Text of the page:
5 Steps to Tamarillo Success
- Choose a spot in full sun except in very hot areas, where partial shade is preferable.
- Prepare your soil with organic matter like compost and sheep pellets.
- Tamarillos are best planted in late autumn or early spring in New Zealand as they are frost tender, tolerating light frost once established.
- Feed well in the growing season as tamarillos are fast growing trees.
- Mulch and water well, particularly over the growing season.
Follow our full guide below to a bumper crop of homegrown tamarillos.
Soft, juicy and sweet yet tart, tamarillo will fruit over a long season - through late winter and well into spring - making it perfect for growing at home.
Fresh, ripe tamarillos are best eaten cut in half lengthwise, sprinkled with sugar and chilled, then eaten by scooping out the pulp with a spoon. Formerly called a tree tomato because of it's subtle similarities, the tamarillo is actually more closely related to the guava. They're originally from South America but have become widely grown and very well known in New Zealand.
Plant in a well drained soil as tamarillo do not like heavy, waterlogged soil. Dig in as much nutrient rich organic matter as you can, such as Tui Compost and Tui Organic Sheep Pellets, this is especially important for sandy soils. Plant trees in a sheltered position and stake the tree to protect from wind as branches are very brittle and break easily.
Top varieties for the home garden:
There are a few different varieties in New Zealand with the dark purple or red skinned tamarillos tending to be more popular because of their brighter colours. The red fruiting varieties are often more acidic and the yellow fruit less acidic.
Ted's Red: Big red, round fruit with an acidic flavour.
Oratia Red: Large, red oval or round fruit with a sharp acid flavour. Excellent for jams and preserves, as well as eating fresh.
Tango: Reddish-orange fruit with a sweet flavour and less acidity.
Check plant labels for individual planting instructions. The best times to plant are early in the morning or late in the day, so the plants aren’t exposed to the hot sun straight away.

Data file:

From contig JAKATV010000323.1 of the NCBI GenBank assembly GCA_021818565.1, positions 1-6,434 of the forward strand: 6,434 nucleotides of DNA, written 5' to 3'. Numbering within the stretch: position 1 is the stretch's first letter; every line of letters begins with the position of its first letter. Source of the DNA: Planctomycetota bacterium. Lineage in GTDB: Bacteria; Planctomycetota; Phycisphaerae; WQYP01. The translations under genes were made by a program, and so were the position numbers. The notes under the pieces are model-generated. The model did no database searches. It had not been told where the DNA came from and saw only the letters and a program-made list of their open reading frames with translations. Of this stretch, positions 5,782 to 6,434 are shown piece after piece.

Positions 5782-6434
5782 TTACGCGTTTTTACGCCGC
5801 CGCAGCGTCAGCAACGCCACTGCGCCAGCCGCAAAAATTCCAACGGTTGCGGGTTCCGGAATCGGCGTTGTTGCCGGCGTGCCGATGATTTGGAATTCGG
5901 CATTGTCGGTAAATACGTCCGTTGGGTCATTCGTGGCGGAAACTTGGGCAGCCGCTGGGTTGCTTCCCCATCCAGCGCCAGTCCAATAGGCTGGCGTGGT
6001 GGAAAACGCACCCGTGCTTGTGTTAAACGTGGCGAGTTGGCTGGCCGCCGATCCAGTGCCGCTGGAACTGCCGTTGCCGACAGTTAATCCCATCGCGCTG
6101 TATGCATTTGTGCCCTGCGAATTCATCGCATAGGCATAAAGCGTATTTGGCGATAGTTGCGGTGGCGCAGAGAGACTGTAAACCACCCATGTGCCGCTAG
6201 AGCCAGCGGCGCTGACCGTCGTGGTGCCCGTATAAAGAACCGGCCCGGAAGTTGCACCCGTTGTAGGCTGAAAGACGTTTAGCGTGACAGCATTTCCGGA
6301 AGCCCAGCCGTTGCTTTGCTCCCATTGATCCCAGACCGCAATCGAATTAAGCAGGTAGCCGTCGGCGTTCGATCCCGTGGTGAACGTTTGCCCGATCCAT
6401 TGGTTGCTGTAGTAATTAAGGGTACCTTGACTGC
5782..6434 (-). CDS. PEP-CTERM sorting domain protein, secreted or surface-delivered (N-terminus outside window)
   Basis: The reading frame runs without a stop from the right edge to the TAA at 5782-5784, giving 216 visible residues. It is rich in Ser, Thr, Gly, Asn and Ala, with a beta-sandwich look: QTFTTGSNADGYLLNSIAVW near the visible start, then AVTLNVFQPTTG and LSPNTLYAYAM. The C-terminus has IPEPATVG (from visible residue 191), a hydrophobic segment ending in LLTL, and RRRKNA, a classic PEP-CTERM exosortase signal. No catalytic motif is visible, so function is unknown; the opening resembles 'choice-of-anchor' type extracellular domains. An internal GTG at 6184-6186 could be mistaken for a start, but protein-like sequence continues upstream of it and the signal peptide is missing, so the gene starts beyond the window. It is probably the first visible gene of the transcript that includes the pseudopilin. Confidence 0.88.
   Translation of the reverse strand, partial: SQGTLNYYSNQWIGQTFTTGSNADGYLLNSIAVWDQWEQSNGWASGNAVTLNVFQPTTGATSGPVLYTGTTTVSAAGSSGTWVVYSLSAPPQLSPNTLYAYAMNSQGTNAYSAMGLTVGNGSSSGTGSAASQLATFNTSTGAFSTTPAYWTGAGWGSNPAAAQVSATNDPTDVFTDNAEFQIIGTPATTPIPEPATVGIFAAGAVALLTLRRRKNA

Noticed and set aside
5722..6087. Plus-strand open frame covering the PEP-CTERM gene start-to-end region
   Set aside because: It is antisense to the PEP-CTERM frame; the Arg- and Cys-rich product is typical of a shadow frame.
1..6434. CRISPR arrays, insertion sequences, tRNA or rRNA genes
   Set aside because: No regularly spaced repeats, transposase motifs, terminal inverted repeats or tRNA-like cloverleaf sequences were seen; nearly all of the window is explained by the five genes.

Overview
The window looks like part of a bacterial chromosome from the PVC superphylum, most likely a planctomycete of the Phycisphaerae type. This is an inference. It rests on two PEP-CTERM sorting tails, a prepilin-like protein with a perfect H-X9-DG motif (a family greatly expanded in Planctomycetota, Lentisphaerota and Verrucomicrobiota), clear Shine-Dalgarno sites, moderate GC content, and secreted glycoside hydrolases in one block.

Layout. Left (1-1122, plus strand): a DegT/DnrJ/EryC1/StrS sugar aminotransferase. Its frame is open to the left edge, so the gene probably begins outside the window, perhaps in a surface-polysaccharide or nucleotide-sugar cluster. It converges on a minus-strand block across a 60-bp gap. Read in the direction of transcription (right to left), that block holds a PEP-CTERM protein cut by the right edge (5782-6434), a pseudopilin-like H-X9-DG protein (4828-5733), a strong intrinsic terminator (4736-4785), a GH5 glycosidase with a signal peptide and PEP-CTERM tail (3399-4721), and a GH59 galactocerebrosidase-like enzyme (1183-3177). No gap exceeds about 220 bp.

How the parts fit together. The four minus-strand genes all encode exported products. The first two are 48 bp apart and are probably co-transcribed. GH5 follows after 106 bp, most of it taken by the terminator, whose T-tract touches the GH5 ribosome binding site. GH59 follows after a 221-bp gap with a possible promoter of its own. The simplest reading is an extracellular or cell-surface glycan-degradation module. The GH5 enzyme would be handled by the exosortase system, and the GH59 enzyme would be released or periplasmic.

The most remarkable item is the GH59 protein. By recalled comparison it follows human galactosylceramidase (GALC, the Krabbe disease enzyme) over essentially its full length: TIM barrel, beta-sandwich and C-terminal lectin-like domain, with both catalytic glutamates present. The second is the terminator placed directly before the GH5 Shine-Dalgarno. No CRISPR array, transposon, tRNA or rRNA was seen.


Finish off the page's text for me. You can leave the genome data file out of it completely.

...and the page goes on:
Tamarillo grow best in full sun but if the area is too hot and prone to drying out, then partial shade is needed. The best time to plant is in late autumn or early spring when the risk of frost has passed.
Being a suptropical species, they do not like cold and blustery conditions which means they are normally grown in the warmer parts of the country. They need warm summer and mild winter growing temperatures as they are frost tender, but once established tamarillo will tolerate light frost. Usually evergreen, they will drop their leaves in winter in cooler climates, however they will grow in greenhouse conditions or frost-free areas in these places.
Stake trees at the time of planting as wind can be damaging.
They can also be grown in pots and containers if they are kept well watered during the growing season.
Tamarillo are self fertile so don’t require a pollinator – their flowers are pollinated by insects and bees, as well as the wind.
Companion planting French marigolds around the tamarillo tree will help deter whitefly, which can be a problem in summer.
Feed your plants and they will feed you. Tamarillo do a lot of growing in a short space of time so replenishing nutrients ensures they will grow to their full potential. They will benefit from regular feeding throughout the growing season - use Tui Citrus Food or Tui Novatec Premium Fertiliser in early spring, summer and autumn.
Tamarillo have a very shallow root system and don't like competing with weeds or other plants for nutrients and moisture. Weeds also harbour pests and diseases. Keep well watered during the growing season and mulch around the tree with a quality mulch such as Tui Pea Straw or Tui Mulch & Feed. This will keep weeds down as well as retain soil moisture and add organic matter to the sandy soils.
Tamarillo will not stand for drought, but they are also intolerant of excess moisture so well-draining soil is essential. Standing in water for even a few days can kill the plant.
Protect your tree in winter by mulching around the base of the tree before the first frost. If mulch is applied after frosts arrive it insulates the soil which will stay cold.
Tamarillo trees take about 2 years to produce fruit, and will then be productive for around 10 years.
Fruit will ripen any time from April to November, and can take 8 months from pollination to ripening. They're ready to harvest when they develop their colour and should be cut from the tree with the stalk still attached.
If left to ripen 1-3 weeks after picking they will become less acidic. Tamarillo can be stored for 2-3 weeks in a cool, draught-free place, or up to 6 weeks in the fridge
Tamarillo are great for preserving in jars, or the flesh can be pureed then frozen.
Tamarillo fruit on new season's growth so it is important to prune at the end of each season after fruiting has finished, and when the risk of frost has passed. They also have brittle branches. Grow to 1-1.5m then take the top out of the tree to encourage branching. When the branches get to approximately 50cm long take the tips out to keep fruit towards the centre of the tree rather than further out along the branches which could break under the weight of the fruit.